Cloud storage is a method for provisioning on-demand or permanent data storage capacities via the internet. Enabled by cloud computing — the process of provisioning on-demand access to computing resources — and facilitated by cloud services providers (CSPs), this type of off-site storage allows business leaders to securely offload corporate data to remote sites.
By opting for cloud storage, you eliminate the capital expenditures (CapEx) and operating expenses (OpEx) of managing on-premises hardware and supporting data infrastructure. The servers where the data is hosted are managed, maintained and secured by a cloud storage provider such as Google, AWS or Azure. Per Accenture, migrations to the public cloud can generate 30 to 40 percent savings in total cost of ownership (TCO).
You also gain on-demand, elastic access to more resources, as well as low-latency access to data, stored in a cloud database, data warehouse or a data lake. Each option comes with a different degree of flexibility in terms of supported data types and formats, interoperability and cost structure.
Types of cloud storage
Similar to on-premises databases, cloud storage lets you host data in three formats:
Object storage: Every piece of data (structured or unstructured) gets “packed” into a block, alongside a unique identifier (metadata). Objects are uncompressed, unencrypted and rapidly accessible via REST APIs, used to request authentication and manage access permissions. These characteristics make object storage a strong contender for cloud-native applications.
Examples of object-based cloud storage solutions include:
- Amazon Simple Storage Service (S3)
- Google Cloud Storage
- Azure Blob Storage
Block storage: Single storage columns (i.e., cloud storage notes) are split into individual instances (blocks) featuring data entries of similar size. Frequent element of SAN (storage area network) architectures, block storage is less flexible than object storage, but it allows users to create high-performance databases for long-term data storage.
Examples of cloud-based block storage solutions include:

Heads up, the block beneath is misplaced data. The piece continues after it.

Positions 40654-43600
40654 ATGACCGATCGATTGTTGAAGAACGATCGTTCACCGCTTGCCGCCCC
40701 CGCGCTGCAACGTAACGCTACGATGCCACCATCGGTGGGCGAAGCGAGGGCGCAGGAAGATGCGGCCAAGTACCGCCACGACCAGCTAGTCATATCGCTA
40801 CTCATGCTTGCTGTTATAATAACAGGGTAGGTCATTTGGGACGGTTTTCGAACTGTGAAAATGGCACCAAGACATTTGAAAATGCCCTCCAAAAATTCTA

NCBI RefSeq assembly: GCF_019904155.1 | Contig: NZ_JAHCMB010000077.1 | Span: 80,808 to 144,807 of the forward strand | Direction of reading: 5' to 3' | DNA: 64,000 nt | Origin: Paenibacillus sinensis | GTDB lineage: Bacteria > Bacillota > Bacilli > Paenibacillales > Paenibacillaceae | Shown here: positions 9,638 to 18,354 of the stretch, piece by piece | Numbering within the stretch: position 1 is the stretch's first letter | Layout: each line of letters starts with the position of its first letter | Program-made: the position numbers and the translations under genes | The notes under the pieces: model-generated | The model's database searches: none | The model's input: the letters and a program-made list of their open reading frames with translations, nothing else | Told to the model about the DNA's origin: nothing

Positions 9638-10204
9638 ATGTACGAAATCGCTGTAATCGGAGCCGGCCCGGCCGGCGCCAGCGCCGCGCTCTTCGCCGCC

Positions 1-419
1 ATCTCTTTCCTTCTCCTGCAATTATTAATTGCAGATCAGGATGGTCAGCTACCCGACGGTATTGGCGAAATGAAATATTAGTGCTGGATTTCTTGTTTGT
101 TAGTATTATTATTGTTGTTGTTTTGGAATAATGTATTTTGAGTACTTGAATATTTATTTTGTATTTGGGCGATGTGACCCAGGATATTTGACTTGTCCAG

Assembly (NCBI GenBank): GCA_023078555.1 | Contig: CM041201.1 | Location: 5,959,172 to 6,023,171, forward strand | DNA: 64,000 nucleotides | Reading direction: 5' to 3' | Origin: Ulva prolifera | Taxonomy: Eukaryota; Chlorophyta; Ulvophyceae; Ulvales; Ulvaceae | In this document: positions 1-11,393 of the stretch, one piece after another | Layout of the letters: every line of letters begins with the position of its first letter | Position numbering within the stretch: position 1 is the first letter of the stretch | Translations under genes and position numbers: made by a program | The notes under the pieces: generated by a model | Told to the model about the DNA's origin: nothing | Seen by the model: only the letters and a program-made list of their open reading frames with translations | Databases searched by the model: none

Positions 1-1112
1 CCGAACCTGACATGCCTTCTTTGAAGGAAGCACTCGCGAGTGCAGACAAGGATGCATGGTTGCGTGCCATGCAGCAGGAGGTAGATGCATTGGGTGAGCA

- Amazon Elastic Block Store (EBS)
- Google Cloud Persistent Disk
- Azure Disk Storage
File storage: Shared file-storage systems provide users with hotkey access to pre-transformed, hierarchically organized data.
Examples of cloud file storage apps:
- Azure NetApp Files
- Azure Files
- NetApp Cloud Volumes Services
- AWS FSx
- Google Cloud Filestore
In addition to the different types of storage available, cloud storage varies by the deployment approach that is used for cloud network provisioning. The following represent the three options deployed by modern enterprises.
Public cloud storage: Cloud service providers let you provision, pool and share cloud storage resources with other businesses. Effectively, you rent a partitioned storage instance on a virtualized server that is shared with other clients.
Private cloud storage: Instead of storing data on a CSP-operated server, you can either virtualize an on-premises server or commission a dedicated private cloud from the provider. In each case, you have a private connection to the cloud storage, but a more limited scaling capacity.
Hybrid cloud storage: The hybrid model combines these two storage options, allowing your company to choose where different data is stored. Sensitive financial data can be hosted locally to stay in compliance with archiving and replication requirements, for example, whereas other insights can be hosted in an analytics-ready state by a third-party cloud storage provider.
Cloud storage vs. storage virtualization: The main differences